Although gay marriage seems to have settled into acceptance in this country, it still meets with virulent opposition elsewhere, including in the United States. Certain of the candidates for the Republican presidential nomination serve as good examples. Strutting their Christian credentials, they loudly proclaim their mantra, "Marriage means one man and one woman."
Their credentials do not, however, seem to include knowledge of the Bible. Far from one man and one woman, the Biblical prophets were more inclined to one man and many women. For example, Abraham, father of the Hebrew nation, had three, a piker however compared to David, first king of Israel, who had at least eight, plus 10 concubines for those days when he was feeling exceptionally randy. Moses, bearer of the tablets, only had two, but Solomon had 700 wives and 300 concubines. Reputedly the world's wisest man, he may also have been its most libidinous. Jacob, father of the twelve patriarchs of the tribes of Israel, was clearly a man of more modest appetites, limiting himself to four wives. Marriage as one man, one woman? These lusty buggers would have laughed you out of the room.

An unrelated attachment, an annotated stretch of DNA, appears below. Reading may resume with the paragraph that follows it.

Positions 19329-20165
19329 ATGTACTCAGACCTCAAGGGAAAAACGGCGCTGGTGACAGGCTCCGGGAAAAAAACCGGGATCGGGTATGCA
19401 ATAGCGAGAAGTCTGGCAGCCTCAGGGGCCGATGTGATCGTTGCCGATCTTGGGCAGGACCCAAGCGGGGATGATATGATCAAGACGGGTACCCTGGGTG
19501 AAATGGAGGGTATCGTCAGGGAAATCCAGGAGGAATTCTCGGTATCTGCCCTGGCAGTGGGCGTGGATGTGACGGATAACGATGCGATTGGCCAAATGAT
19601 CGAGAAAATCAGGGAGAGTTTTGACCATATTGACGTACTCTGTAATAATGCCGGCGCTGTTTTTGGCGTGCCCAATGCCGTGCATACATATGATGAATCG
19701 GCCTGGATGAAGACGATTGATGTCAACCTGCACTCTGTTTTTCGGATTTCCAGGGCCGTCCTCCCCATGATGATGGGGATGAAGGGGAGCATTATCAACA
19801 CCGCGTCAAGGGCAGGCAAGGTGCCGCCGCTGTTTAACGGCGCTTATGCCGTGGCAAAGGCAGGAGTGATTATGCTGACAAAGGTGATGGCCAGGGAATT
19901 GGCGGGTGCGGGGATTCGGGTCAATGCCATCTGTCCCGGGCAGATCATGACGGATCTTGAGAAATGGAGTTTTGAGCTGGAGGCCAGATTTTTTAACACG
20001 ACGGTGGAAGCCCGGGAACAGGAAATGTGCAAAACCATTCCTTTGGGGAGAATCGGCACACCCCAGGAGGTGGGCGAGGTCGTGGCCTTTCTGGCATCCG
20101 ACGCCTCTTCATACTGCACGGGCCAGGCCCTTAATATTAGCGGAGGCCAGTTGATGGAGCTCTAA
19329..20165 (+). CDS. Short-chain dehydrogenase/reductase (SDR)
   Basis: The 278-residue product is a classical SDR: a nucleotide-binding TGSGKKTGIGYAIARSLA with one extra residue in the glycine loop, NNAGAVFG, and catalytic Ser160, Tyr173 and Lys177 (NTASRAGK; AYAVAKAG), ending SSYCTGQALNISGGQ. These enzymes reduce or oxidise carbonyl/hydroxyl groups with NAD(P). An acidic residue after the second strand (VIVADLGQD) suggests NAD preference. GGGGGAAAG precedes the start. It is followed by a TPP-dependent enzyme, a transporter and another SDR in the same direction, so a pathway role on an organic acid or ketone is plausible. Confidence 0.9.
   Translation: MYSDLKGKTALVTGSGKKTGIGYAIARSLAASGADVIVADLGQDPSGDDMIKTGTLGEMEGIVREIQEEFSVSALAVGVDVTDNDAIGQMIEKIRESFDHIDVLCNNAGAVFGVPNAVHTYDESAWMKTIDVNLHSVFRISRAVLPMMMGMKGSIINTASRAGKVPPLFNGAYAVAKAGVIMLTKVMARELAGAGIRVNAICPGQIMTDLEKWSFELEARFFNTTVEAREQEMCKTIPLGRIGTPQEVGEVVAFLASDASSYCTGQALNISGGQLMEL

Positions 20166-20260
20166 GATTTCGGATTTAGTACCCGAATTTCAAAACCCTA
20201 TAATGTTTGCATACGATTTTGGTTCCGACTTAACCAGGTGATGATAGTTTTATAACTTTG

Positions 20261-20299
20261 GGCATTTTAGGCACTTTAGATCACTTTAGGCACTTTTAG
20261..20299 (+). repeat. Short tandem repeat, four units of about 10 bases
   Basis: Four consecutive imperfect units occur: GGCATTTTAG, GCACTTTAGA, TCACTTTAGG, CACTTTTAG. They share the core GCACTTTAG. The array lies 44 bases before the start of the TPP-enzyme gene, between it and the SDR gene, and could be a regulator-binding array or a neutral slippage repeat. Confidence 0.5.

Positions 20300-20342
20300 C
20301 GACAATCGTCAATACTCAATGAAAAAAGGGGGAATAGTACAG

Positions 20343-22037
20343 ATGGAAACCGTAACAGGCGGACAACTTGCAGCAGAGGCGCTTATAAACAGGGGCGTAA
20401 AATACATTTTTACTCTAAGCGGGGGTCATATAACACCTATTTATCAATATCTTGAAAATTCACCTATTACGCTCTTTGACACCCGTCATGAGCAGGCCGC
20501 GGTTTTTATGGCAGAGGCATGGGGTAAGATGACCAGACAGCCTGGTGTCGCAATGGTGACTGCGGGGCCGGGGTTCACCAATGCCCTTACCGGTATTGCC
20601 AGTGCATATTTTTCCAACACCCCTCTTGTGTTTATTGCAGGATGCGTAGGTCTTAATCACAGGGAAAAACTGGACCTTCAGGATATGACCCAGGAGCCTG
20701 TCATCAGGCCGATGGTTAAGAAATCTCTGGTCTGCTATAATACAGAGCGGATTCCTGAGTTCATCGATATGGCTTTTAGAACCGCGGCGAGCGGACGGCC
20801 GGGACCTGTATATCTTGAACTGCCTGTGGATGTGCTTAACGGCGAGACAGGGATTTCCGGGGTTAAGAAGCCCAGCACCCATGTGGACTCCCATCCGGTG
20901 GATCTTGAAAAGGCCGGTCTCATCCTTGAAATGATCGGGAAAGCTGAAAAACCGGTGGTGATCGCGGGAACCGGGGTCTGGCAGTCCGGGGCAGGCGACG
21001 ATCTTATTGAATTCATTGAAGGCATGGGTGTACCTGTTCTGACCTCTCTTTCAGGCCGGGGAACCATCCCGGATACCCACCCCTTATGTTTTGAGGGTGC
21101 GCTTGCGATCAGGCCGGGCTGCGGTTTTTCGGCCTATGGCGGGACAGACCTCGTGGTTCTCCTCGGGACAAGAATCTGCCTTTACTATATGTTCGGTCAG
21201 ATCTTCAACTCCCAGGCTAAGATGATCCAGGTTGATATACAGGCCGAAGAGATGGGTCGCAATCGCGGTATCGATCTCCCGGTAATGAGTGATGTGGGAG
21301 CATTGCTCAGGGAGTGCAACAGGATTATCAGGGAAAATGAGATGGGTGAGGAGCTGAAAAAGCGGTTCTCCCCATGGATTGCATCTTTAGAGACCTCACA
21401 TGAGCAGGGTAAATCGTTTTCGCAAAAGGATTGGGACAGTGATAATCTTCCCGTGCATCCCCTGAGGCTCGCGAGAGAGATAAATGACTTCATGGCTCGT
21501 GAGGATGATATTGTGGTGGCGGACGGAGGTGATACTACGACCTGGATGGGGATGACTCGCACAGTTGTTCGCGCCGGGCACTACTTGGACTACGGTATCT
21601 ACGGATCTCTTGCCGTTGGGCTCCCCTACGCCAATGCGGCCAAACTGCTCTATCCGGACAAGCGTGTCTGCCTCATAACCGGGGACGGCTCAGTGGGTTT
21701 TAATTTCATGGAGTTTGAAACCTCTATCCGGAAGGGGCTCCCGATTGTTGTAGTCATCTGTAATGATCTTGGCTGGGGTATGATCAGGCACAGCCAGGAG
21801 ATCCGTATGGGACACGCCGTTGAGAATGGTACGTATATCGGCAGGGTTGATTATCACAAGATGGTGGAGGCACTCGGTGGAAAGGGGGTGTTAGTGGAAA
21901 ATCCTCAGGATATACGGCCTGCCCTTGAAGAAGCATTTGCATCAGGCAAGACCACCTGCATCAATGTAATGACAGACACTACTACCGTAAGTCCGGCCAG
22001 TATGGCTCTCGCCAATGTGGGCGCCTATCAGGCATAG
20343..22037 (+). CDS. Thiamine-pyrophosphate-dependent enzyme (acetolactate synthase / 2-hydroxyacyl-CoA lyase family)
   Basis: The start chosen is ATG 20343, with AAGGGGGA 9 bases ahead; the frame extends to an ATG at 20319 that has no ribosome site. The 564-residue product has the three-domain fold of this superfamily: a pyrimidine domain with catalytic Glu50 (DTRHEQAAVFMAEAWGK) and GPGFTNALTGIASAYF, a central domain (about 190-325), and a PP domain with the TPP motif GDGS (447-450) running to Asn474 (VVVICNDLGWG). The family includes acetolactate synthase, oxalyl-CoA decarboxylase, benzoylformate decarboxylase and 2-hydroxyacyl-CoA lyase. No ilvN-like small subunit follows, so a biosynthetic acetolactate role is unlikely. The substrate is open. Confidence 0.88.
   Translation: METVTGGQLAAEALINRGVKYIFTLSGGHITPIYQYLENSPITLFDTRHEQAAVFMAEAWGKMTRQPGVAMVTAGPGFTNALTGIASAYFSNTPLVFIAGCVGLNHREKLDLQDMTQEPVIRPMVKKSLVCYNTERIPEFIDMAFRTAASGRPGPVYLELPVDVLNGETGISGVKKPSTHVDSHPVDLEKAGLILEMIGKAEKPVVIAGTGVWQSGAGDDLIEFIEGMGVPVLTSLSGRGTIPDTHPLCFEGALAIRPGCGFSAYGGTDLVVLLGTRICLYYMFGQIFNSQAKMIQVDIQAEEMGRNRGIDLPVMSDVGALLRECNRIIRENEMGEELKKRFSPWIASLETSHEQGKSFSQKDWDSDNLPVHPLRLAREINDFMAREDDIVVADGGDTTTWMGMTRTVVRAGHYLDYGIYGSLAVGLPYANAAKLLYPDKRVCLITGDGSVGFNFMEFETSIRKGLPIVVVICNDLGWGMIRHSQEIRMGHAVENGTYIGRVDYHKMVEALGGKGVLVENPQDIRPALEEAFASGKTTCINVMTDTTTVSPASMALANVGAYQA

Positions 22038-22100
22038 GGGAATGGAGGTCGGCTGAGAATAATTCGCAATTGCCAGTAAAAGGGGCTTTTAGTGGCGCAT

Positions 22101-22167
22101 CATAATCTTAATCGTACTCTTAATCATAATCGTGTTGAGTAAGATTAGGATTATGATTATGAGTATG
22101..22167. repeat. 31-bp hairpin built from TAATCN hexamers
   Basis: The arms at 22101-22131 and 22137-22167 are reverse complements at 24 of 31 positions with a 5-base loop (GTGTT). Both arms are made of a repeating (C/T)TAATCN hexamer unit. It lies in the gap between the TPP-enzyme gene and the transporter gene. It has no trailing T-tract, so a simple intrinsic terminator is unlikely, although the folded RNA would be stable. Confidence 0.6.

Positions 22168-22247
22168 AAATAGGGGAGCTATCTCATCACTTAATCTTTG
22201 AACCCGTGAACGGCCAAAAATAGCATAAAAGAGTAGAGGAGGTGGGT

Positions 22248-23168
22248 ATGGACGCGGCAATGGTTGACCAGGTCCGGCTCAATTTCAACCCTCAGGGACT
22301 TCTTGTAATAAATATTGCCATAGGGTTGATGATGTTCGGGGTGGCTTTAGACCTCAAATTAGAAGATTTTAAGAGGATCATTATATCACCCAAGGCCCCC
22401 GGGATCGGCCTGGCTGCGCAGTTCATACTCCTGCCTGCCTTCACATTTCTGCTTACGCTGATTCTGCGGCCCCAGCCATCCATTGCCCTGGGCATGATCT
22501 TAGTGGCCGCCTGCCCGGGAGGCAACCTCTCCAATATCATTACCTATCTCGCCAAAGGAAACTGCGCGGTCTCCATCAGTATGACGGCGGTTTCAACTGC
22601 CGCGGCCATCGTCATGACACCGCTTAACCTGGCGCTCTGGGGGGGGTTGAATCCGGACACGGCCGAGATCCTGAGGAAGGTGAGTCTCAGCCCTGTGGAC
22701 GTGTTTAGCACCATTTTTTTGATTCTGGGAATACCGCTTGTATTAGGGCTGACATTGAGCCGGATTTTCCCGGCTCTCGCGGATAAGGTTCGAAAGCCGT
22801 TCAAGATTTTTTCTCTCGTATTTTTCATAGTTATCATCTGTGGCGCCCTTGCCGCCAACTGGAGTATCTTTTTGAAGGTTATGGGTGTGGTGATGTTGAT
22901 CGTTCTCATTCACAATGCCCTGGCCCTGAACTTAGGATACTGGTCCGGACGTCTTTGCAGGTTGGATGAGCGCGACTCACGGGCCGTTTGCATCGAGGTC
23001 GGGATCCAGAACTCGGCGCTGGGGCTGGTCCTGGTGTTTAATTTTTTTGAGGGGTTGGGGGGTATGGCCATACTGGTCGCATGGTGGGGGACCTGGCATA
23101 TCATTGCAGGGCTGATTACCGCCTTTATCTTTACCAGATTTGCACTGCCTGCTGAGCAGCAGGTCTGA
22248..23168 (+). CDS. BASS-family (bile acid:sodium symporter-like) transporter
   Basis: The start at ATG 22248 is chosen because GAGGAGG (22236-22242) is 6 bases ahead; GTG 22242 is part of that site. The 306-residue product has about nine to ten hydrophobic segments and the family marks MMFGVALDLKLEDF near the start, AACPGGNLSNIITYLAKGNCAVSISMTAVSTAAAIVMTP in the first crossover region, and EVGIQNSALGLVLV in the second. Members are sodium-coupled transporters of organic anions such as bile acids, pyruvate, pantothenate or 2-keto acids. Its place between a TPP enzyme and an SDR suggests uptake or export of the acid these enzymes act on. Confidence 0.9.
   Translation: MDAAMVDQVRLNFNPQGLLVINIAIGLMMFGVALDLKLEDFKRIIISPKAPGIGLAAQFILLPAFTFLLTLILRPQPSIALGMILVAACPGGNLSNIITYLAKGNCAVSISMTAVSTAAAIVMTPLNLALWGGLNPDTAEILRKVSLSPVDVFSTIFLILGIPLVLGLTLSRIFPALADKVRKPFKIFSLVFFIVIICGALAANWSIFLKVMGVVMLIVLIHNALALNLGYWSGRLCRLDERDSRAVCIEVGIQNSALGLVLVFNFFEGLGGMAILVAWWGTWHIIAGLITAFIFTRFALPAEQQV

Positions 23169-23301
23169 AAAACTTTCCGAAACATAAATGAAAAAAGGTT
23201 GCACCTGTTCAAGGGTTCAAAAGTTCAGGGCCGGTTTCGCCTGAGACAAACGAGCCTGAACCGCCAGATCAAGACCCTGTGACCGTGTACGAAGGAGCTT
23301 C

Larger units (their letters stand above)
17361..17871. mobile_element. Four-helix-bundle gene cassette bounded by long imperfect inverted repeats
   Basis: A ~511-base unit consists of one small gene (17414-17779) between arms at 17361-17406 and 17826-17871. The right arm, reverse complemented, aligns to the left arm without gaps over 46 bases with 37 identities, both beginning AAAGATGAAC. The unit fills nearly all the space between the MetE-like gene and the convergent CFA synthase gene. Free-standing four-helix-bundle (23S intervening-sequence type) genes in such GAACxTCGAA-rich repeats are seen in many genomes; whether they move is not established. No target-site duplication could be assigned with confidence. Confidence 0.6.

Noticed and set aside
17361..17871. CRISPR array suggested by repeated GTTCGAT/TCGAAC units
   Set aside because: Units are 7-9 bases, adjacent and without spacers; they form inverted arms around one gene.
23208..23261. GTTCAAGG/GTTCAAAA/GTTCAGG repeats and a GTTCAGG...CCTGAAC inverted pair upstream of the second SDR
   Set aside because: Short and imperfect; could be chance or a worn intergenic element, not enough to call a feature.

The nuclear family—one man, one wife and children—adopted by Christianity probably came about because the religion was created within the Roman Empire which, drawing on European customs, had a tradition of monogamous marriage. The Muslim faith, truer to Middle Eastern custom and therefore to the Bible, still allows polygamy.
So when Christians fundamentalists trot out their marriage means one man and one woman mantra, we might tactfully suggest they read their Old Testament and refresh their fundamentalism.